FROM THE SEMINARIES: SEBTS highlights African American missions movement; Mohler holds first 'Ask Anything' campus event

by SBC Seminary Staff, posted Tuesday, February 20, 2018 (27 days ago)

African American missions movement highlighted at SEBTS

By Lauren Pratt

Carl Ellis of the Reformed Theological Seminary recaps the history of the African American missions movement at Southeastern Seminary's fourth annual Black History Celebration Lunch.
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WAKE FOREST, N.C. (BP) -- The history of the African American missions movement was the primary focus of Southeastern Baptist Theological Seminary's fourth annual Black History Celebration Lunch.

"If we only hear about a particular narrative of the American Christian story, our assumption is that God is only working amongst those people," Walter Strickland, Southeastern's associate vice president for its Kingdom Diversity Initiatives, said of the Feb. 2 program.

Carl Ellis Jr., the keynote speaker, noted that the African American missions movement was an underrepresented topic in his church history courses as a student. Ellis is assistant to the chancellor of Reformed Theological Seminary, senior fellow of the African American Leadership Initiative and professor of theology and culture.

As recounted by Ellis, African American believers in the north desired to know what their purpose was, growing out of a theology of empowerment involving identity, dignity and significance.

"They began to look in the Scriptures and see if anyone else was in that situation," Ellis said.

Looking at the life of biblical champions like Joseph and Esther, Ellis noted that "our forefathers said that us being here must have divine and global significance. And they concluded that we are here so that we might carry the Gospel of Jesus Christ to the rest of the African diaspora and beyond."

This realization from the Scriptures, Ellis said, was the beginning of the African American missions movement.

It was a spark that stirred many African American missionaries to spread the Gospel in Africa and the Caribbean, including people like Samuel Hopkins, who championed the importance of alleviating human suffering by taking others' suffering on oneself, and George Liele, the first American missionary who went to Jamaica after being freed from slavery.

With the political tension and economic greed that grew from African colonization, Ellis said African American missionaries began being forced out of their work on the mission field because they became an economic conflict of interest to white colonialists.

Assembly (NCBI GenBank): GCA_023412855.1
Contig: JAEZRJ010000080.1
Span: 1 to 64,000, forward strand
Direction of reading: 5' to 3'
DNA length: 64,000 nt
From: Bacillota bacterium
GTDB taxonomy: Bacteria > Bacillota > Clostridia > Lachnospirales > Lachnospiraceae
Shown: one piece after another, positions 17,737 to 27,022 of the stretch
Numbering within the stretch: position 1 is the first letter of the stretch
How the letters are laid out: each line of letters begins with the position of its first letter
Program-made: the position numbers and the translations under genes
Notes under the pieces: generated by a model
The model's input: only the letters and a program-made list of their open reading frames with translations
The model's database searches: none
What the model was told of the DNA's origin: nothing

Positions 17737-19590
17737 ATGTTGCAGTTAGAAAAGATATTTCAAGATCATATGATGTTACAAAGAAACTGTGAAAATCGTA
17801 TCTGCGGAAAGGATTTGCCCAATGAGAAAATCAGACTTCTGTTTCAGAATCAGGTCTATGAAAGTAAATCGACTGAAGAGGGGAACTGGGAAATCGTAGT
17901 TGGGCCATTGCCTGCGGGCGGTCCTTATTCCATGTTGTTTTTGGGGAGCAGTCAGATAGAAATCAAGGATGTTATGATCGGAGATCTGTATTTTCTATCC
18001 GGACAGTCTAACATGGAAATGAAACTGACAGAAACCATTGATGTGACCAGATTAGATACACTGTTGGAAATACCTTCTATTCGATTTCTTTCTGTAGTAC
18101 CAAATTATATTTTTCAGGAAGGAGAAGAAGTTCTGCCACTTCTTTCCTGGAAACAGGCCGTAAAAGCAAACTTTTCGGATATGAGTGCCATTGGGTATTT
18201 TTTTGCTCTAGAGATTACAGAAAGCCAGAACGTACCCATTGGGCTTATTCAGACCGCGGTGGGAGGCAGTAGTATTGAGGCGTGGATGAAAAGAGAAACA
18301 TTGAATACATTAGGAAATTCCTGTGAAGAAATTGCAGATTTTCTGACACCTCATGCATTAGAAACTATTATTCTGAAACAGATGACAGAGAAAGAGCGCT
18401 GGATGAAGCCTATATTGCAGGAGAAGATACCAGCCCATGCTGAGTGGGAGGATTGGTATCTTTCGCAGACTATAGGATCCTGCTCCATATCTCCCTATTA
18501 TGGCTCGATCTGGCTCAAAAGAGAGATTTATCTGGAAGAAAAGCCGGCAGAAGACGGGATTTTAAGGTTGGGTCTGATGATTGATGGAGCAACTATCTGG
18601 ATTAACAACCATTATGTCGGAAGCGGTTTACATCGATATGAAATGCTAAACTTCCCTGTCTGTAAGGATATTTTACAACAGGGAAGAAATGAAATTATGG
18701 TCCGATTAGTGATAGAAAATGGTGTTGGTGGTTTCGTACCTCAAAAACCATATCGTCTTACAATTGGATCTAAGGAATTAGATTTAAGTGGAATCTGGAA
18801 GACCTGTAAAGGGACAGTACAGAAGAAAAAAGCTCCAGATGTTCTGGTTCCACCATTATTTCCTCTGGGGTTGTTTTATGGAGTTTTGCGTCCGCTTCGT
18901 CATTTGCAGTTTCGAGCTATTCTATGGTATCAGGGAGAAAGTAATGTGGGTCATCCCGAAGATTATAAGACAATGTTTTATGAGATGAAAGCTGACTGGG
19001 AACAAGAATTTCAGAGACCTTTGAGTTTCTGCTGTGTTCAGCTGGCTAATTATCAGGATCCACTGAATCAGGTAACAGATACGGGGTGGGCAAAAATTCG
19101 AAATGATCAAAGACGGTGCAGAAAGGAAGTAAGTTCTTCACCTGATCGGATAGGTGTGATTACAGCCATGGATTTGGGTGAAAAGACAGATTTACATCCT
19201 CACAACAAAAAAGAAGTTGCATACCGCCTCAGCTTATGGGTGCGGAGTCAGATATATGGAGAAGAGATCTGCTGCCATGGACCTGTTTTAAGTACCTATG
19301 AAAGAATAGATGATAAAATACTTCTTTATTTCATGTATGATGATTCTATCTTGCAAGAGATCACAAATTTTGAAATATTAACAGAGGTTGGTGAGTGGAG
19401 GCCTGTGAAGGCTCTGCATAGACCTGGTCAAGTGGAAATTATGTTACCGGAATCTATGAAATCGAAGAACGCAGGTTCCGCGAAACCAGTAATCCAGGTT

However, with the emergence of the black evangelical movement, missions among African Americans was resurrected in the 1930s. Black candidates were being refused by missions agencies, which led to the creation of black sending agencies.

The Afro American Missionary Crusade, for example, was established in 1947 and the Carver International Missions agency was established in 1955.

The history of the African American missions movement is one that people need and want to hear, Ellis said, noting, "There [are] people all over the world who want to hear our story."

With Matthew 24:14 speaking about the end coming after all nations have come to hear about Jesus Christ, Ellis said God redeems all things and "it might just be that African Americans might be the key to that happening."

The Black History Celebration Lunch was hosted by the Southeastern's Kingdom Diversity Initiatives and the L. Russ Bush Center for Faith and Culture.

Kingdom Diversity Initiatives, begun in the fall of 2013, promotes diversity through campus events and discussions centered on underrepresented populations and how the Gospel intersects with such issues in culture. The L. Russ Bush Center for Faith and Culture seeks to engage culture with a Christian worldview through events on campus and the Intersect Project, a Southeastern website funded by the Kern Family Foundation. For more information, visit kingdom and, respectively.


Mohler holds first 'Ask Anything' apologetics campus event

Andrew J.W. Smith & Sarah Haywood

LOUISVILLE, Ky. (BP) -- R. Albert Mohler Jr. answered questions about Christianity in the first stop in a new "Ask Anything" campus event.

Southern Seminary President R. Albert Mohler Jr. answers questions from University of Louisville students about Christianity from the standpoint of science, history, politics and theology.
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For 90 minutes, several hundred students from the University of Louisville asked questions of Mohler, president of Southern Baptist Theological Seminary, on Christian views of science, history, politics and theology during the open-microphone session.

The event was a partnership between Southern Seminary and Ligonier Ministries, a nonprofit discipleship organization founded by the late R.C. Sproul, a noted defender of Christianity. Mohler's Ask Anything sessions will seek to engage secular campuses in demonstrating that Christianity offers a logically consistent and existentially meaningful answer to the world's most fundamental problems.